Freed after nearly seven years behind bars, Philippine human rights campaigner Leila de Lima told AFP on Friday she prays for her safety as she seeks to bring “mass murderer” Rodrigo Duterte to justice.
De Lima, one of the most vocal and powerful critics of the former president and his deadly drug war that sparked an international investigation into possible crimes against humanity, was released on bail less than two weeks ago.
While “extremely happy” to be free, the former senator, justice minister, and human rights commissioner said she was taking precautions in case Duterte went after her.
“His instigation of thousands of killings makes him a mass murderer so he’s very much capable of doing harm to somebody who he thinks is his enemy,” de Lima said in a face-to-face interview conducted at AFP’s office in Manila for security reasons.
“I like to think that I’m his top enemy. His anger is such that he has not forgotten me or forgiven me.”
Before her arrest on February 24, 2017, de Lima had spent a decade investigating “death squad” killings allegedly orchestrated by Duterte during his time as Davao City mayor and in the early days of his presidency.
De Lima, 64, paid a heavy price for her unflinching pursuit of justice, as Duterte and his allies sought to silence her.
She was forced from the Senate and into a jail cell on three drug trafficking charges that she and human rights groups have described as bogus. Two of the charges have been dismissed.
Now that she’s out, de Lima said her lawyers planned to file lawsuits against Duterte and others with the “appropriate agencies”, such as the Department of Justice or the Office of the Ombudsman.
“He was — is — my chief oppressor,” de Lima said.
“I want him to be held accountable for ordering my prosecution.”
‘I’m still the same’
Before her release on November 13, De Lima was held at the national police headquarters in Manila in a compound reserved for high-profile prisoners, rather than in one of the country’s overcrowded prisons.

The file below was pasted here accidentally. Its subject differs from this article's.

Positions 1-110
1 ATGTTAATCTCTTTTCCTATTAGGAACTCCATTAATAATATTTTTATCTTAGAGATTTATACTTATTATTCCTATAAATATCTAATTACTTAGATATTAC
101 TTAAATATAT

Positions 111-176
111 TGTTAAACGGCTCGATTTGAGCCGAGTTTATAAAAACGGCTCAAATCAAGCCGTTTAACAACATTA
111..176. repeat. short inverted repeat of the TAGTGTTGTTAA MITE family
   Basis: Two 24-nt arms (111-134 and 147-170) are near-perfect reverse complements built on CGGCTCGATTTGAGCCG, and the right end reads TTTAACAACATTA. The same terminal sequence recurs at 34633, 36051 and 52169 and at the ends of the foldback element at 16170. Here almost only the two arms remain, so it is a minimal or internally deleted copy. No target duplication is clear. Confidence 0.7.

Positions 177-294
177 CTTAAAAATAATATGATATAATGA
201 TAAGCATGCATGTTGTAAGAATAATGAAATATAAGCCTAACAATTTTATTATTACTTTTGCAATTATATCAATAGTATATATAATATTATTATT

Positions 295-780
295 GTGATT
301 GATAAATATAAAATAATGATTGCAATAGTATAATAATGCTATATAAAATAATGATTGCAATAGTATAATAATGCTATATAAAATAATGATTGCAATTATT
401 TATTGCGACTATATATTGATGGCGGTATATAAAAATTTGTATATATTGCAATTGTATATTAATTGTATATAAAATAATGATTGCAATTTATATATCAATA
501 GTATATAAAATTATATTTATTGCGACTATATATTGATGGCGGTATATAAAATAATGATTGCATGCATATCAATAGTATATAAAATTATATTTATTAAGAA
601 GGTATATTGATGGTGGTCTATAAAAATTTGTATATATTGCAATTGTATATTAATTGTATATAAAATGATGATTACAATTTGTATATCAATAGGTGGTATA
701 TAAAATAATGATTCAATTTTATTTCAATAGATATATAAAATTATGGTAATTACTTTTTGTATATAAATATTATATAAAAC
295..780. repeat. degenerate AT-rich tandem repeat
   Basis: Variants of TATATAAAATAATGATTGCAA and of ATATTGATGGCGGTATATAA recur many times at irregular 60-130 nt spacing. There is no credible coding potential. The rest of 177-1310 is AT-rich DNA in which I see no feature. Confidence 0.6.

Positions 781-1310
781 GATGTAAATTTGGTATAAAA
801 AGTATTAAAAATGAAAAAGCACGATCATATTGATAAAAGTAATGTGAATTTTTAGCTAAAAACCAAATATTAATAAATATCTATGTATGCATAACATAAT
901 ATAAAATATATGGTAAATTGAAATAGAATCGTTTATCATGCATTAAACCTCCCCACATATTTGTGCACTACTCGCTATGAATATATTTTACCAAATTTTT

To maintain her physical and mental strength, de Lima said she exercised, prayed, read books, and stayed up to date with the news so she could “withstand any threat and to emerge triumphant”.
De Lima also cared for stray cats and was allowed to take five of them home.
“I’m still the same Leila de Lima — vocal, assertive, critical of everything that is not good in our society, critical of abuses in government, especially of the powers that be,” de Lima said defiantly.
But she admitted feeling disorientated and sleep-deprived since her release and said nearly seven years in jail had done “incalculable” damage to her life.
“The lost time, the lost opportunities, the lost personal milestones, the time with family, time with friends,” said de Lima, who has two adult sons and two teenage grandchildren.
Shortly after her release, de Lima was reunited with her 91-year-old bedridden mother, who she had not seen in years.
“She never knew that I was in jail. What she knew is that I was in the US for an extended study,” de Lima said.
“You cannot reverse those things, simply because of the madness of one man.”
‘He must stay alive’
De Lima — who was a highly-paid lawyer before she switched to human rights and was drawn into the deadly world of Duterte — said she plans to go back to practicing and teaching law to earn a living.
Having served as justice secretary in the administration of Benigno Aquino, who preceded Duterte, and then in the Senate, de Lima said a return to politics was possible.
“I’m not completely ruling it out, but I’m not sure,” she said.
“You cannot just run without resources, financial resources.”
For now, she was focused on helping the International Criminal Court with its probe into Duterte’s drug war, which killed more than six thousand people, and pursuing those responsible for her prosecution.
“I want them to feel that they failed,” she said.
While it appeared likely that she would be acquitted on the remaining drug trafficking charge, de Lima said she expected to be the target of “threats” and “black propaganda” again.
Her hope is that Duterte, 78, lives long enough to go to court, either in the Philippines or in The Hague.
“He needs to face the wheels of justice,” de Lima said.
“He must stay alive.”